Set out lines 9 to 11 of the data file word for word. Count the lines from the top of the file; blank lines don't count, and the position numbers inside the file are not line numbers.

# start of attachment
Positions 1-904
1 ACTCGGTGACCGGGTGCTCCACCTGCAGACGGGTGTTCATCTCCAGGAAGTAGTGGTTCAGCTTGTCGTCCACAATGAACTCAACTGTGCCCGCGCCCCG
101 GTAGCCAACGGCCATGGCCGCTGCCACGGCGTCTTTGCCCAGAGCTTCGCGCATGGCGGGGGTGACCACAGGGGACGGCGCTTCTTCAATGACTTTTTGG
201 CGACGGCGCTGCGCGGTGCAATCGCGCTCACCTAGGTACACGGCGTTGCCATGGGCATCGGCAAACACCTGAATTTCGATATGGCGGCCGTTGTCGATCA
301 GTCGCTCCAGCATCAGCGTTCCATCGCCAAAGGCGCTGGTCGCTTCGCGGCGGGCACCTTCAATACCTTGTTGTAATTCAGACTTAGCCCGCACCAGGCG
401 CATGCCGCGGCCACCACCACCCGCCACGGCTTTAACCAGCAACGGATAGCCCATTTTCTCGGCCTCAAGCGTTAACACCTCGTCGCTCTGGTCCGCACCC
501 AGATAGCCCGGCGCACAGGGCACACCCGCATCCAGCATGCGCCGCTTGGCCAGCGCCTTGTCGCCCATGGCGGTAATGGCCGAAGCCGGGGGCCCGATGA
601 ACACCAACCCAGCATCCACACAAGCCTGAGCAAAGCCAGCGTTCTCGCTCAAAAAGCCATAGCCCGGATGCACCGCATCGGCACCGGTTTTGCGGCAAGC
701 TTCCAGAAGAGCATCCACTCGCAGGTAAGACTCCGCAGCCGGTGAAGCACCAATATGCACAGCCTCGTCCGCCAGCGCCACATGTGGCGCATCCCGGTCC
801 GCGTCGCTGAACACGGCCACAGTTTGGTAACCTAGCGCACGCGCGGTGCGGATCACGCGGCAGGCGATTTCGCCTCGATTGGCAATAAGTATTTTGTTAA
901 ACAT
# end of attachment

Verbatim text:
701 TTCCAGAAGAGCATCCACTCGCAGGTAAGACTCCGCAGCCGGTGAAGCACCAATATGCACAGCCTCGTCCGCCAGCGCCACATGTGGCGCATCCCGGTCC
801 GCGTCGCTGAACACGGCCACAGTTTGGTAACCTAGCGCACGCGCGGTGCGGATCACGCGGCAGGCGATTTCGCCTCGATTGGCAATAAGTATTTTGTTAA
901 ACAT